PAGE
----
In this case, that makes it very simple. The proper denominator for a team rate stat is outs. If you apply Runs Created, Base Runs, or some other run estimator directly to an individual player, the proper denominator is outs.

At this point in the discussion, this may ring as a somewhat hollow declaration, as I have only indirectly made the case for why we might want to use a denominator other than outs for an individual when it is so clearly the proper choice for a team. Since I’m suggesting that outs are the proper choice for this framework, I’ll defer that case for later.

In this case, I advocate for using outs when applying a dynamic run estimator to a team because it is the only consistent treatment. The only justification for going down this path (other than needing something quick and dirty) is a theoretical exercise – how many runs would a team that hit like Frank Thomas score? While I don’t think this theoretical result is appropriate for attempting to value Thomas’ contribution the 1994 White Sox, it at least does have an interpretation. If you start mixing frameworks, you really have a mess on your hands. There’s no good reason (other than crude estimation) to apply a dynamic run estimator directly to an individual; there’s no sense in deviating from the corresponding rate stat in order to try to make the results more comparable to a better approach to evaluating individual offensive contribution. Just use the better approach, and if you insist on misapplying a dynamic run estimator to individual players, make outs the denominator so that at least you have a theoretically coherent suite of metrics.

I should note that Bill James in the 1980s took this entire process to its logical conclusion. After applying Runs Created to individuals, dividing by outs, and multiplying by a constant that was close to the league outs/game for the definition of outs chosen, he went a step further and used the Pythagorean theorem to estimate the winning percentage that this team would have if it allowed an average number of runs. He then converted it to wins and losses by using the number of outs the player made to define games, which caused all kinds of problems, but at least he was committed.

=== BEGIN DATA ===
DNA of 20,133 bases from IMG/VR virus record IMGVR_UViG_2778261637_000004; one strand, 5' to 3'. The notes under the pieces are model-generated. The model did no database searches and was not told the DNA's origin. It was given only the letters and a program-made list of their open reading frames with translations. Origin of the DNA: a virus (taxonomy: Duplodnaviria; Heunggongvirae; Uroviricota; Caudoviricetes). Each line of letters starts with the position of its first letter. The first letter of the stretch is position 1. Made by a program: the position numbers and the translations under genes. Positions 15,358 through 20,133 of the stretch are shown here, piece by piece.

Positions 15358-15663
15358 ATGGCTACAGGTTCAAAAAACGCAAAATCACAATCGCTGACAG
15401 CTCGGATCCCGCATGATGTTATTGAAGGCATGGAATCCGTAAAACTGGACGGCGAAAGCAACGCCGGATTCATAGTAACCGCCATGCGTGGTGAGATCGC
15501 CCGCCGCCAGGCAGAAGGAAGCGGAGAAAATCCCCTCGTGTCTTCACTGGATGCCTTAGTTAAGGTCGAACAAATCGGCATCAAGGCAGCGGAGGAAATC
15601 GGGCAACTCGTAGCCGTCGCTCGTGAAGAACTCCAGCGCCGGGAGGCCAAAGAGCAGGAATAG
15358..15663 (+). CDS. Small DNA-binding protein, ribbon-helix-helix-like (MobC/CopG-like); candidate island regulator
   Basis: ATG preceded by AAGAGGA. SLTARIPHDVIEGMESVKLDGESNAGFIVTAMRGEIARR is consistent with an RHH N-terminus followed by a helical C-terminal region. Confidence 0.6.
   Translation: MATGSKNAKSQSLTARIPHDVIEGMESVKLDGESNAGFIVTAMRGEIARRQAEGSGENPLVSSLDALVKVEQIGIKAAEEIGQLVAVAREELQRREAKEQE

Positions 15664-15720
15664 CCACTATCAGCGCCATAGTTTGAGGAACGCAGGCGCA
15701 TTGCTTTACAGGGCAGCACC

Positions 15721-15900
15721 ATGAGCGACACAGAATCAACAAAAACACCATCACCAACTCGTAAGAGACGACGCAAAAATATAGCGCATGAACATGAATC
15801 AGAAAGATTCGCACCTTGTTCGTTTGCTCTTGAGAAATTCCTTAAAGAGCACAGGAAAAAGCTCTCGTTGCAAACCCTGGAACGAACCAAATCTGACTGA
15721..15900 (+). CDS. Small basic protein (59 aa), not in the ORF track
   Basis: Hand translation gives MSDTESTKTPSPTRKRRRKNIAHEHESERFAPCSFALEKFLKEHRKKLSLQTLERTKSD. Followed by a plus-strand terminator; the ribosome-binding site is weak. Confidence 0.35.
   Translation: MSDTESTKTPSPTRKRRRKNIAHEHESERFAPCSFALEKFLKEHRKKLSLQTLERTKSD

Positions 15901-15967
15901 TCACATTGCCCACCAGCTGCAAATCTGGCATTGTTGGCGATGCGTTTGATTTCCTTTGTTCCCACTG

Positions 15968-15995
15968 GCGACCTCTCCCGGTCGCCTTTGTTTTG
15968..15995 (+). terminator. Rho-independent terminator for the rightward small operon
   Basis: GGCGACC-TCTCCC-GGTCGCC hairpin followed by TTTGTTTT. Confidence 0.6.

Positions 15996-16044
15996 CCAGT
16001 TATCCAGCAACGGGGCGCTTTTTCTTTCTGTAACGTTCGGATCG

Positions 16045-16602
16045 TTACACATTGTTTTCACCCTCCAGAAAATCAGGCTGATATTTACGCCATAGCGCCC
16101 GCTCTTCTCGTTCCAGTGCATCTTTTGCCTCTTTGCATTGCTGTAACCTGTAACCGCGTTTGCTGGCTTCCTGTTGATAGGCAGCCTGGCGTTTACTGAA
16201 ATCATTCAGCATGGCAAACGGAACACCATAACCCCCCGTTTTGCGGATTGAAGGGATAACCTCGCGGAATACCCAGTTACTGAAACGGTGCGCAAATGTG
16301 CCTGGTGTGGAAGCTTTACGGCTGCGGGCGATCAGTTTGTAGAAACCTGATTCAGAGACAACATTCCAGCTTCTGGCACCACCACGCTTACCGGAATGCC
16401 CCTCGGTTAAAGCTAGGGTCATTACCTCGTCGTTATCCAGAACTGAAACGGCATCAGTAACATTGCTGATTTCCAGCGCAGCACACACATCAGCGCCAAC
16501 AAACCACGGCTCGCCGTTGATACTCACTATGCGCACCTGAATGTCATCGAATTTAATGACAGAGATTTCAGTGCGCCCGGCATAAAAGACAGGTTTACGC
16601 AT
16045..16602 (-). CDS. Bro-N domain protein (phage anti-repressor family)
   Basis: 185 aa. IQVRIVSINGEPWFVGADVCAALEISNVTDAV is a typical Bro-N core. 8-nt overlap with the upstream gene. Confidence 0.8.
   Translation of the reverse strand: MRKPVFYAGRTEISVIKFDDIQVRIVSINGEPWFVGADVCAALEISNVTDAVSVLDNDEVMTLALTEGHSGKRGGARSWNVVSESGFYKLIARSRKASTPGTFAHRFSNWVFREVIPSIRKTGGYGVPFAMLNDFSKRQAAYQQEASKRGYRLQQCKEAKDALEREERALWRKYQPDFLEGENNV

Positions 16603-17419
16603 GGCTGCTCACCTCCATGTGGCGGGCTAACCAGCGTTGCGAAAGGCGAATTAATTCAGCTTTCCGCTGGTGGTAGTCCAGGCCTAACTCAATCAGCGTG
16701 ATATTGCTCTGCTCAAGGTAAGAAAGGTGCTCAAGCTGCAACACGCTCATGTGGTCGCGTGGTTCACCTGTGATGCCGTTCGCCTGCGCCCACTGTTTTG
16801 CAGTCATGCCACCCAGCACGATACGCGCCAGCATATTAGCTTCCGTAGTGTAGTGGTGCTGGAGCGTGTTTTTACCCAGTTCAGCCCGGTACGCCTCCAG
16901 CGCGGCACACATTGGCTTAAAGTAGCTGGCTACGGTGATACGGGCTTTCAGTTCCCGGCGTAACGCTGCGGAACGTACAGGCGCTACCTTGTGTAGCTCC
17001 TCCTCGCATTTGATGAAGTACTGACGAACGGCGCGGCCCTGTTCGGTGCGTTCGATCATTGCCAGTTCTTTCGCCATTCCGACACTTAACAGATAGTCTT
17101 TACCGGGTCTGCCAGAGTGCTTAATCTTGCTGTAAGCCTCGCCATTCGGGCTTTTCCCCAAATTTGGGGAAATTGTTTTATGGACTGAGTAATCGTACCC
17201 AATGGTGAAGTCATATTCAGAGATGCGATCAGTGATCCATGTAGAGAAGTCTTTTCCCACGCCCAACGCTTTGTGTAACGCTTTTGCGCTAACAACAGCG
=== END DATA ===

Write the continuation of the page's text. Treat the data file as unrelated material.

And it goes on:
This will be the first of several times that I’ll run a leaderboard for the 1994 AL using a particular framework. Here we have the top 5 and bottom 5 performers with at least 200 PA in Base Runs/Out. RAA is “Runs Above Average” and is calculated simply as (BsR/O – LgR/O) * Outs. Spoiler alert: No matter how we slice it, Frank Thomas is going to come out as the leading hitter in this league, as he raked .353/.492/.729 on his way to a second consecutive MVP award.

I am showing at least one more decimal place on each metric than I usually would just to allow for a little more precise calculation if you’re following along; it is no way a statement about the significance of the ten-thousandths of runs per out.

Runs per out can of course be scaled; Bill James multiplied it by the league average outs/game appropriate given the categories be considered in the computation of outs. For instance, in this case, since we’re defining outs as AB – H, the average outs/game will be around 25.2 (for the 1994 AL it was 25.19). A more complete accounting of outs, like AB – H + CS + SH + SF + DP, would get close to 27 outs/game. While putting individual contribution on a team games basis is nonsensical on some level, since it is just a scalar multiplier it causes no real distortion and provides a scale that is easily understandable, in the same manner that ERA or K/9 are understood by everyone other than Matt Underwood and Harold Reynolds.